Wiktionary:Babel
en-4 This user speaks English at a near-native level.
ka-3 ამ მომხმარებელს შეუძლია წვლილი შეიტანოს ქართული ენის ცოდნის მაღალ დონეზე.
la-3 Hic usuarius probe ac latine conferre potest.
fr-3 Cet utilisateur peut contribuer avec un niveau avancé de français.
it-2 Questo utente può contribuire con un livello intermedio di italiano.
ca-2 Aquest usuari pot contribuir amb un nivell mitjà de català.
es-2 Este usuario puede contribuir con un nivel intermedio de español.
uk-1 Користувач може робити внесок українською мовою на початковому рівні.
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I mainly deal with Romance languages and (when relevant to the former) Latin.

Appendices

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Categories

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To-do

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  • Recategorize all 1099 Catalan words that are claimed to be 'inherited from Old Occitan' as either inherited from Old Catalan/Latin or borrowed from Old Occitan.
  • Remove hundreds of fake Mozarabic words added by Romandalusí, often through thirty or so different IP's.
  • Sort through categories for Romance words claimed to be 'inherited from Latin' and remove the ones that were evidently borrowed, either from Latin or another Romance language.
  • Move all 'Reconstructed Latin terms' which are in fact attested (in the appropriate time period) to the mainspace, with citations:
  • Recategorize all ‘Terms inherited from Medieval Latin’ as one of the following: (largely complete)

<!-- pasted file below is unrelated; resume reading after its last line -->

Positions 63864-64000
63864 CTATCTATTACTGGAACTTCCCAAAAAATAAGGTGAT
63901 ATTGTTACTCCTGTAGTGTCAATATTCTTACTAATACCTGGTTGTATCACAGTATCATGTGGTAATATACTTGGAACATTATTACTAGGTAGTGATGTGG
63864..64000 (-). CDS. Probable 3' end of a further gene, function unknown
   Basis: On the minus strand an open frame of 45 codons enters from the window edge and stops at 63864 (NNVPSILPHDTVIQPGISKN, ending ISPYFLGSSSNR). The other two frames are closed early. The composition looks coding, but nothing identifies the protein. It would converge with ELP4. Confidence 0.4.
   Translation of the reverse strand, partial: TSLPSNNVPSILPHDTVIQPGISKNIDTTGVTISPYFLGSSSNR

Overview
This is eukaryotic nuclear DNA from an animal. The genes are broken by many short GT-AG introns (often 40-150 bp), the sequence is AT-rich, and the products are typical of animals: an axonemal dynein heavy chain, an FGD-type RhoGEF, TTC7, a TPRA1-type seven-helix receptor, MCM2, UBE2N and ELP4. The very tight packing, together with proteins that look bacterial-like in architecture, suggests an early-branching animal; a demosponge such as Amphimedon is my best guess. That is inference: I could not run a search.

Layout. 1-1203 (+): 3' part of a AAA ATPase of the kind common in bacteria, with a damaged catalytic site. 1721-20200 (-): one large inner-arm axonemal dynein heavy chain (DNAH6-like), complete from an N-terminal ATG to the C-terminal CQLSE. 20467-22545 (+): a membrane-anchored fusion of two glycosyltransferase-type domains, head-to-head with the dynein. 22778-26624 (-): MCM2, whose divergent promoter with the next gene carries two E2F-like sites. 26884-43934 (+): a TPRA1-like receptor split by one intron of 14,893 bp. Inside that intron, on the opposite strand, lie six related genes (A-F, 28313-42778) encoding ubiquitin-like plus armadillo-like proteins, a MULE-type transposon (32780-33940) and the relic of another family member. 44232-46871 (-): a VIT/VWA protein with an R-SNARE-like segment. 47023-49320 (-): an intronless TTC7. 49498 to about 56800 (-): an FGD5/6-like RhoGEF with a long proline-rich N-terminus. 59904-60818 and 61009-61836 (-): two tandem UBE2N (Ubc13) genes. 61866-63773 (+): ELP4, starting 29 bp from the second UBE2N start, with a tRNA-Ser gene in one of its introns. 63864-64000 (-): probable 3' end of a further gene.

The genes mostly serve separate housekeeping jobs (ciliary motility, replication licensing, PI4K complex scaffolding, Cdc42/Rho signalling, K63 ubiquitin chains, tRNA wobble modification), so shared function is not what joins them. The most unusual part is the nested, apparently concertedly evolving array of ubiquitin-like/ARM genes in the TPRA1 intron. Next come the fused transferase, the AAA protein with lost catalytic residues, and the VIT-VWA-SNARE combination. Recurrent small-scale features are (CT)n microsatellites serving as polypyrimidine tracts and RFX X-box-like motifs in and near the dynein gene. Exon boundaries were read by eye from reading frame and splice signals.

• Inherited from Early Medieval Latin (attested up to ca. 10th c. AD)
    • Borrowed from (later) Medieval Latin (attested 11th c. and later)
    • Inherited from a reconstructed ‘Vulgar Latin’ term (unattested anywhere prior to 11th c.)
  • Neapolitan clean-up:
    • Fix/check metaphonic plurals
    • Fix IPA transcriptions (largely complete)
    • Relemmatize verbs to ⟨-re⟩ spellings
  • Franco-Provençal overhaul:
    • Move all lemmas to ORB spellings
    • Add Swadesh list words
    • Add pronouns (largely complete)
    • Fix the various conjugation tables
    • Add references to AIS/ALF/FEW wherever applicable
    • Add altforms per DFP/LTA/FEW

Phonological pet peeves

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  • If a language has phonemic stress, its presence or absence should be indicated in monosyllabic words, not omitted for the sake of typographical convenience. Consider the minimal pair Anne :: an, that is /ˈæn/ :: /æn/. Representing both as /æn/ would fail to account for the differences in surface realization.[1]
  • There is no such thing as contrastive syllable division or contrastive secondary stress in any of the languages with which I am familiar.[2] Any claimed example falls apart once one accounts for morphology.
    • Night-rate :: nitrate = ⫽ˈnaɪt+ˈɹeɪt⫽ :: ⫽ˈnaɪtɹeɪt⫽[3] > [ˈnaɪt.ˌɹeɪt] :: [ˈnaɪ.ʧɹeɪt]. In other words, the reason they sound different is that the former (but not the latter) has /t/ and /ɹ/ split across two different morphemes, night-rate being a transparent combination of night and rate.
    • Reagan :: raygun = ⫽ˈɹeɪɡən⫽ :: ⫽ˈɹeɪ+ˈɡʌn⫽ > [ˈɹeɪ.ɡən] :: [ˈɹeɪ.ˌɡʌn]. That is, the latter (but not the former) is a transparent combination of two nouns, ray and gun, each with their own underlying stress.

Notes

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  1. ^ Anne-Marie [ˌanməˈɹiː], an artist [ə̆~ăˈnɑːtɪst].
  2. ^ Nor, I suspect, in any human language.
  3. ^ One could also analyse nitrate as a confix of ⫽ˈnaɪtɹəʊ-+-eɪt⫽, with nitro- having the prevocalic allomorph nitr-.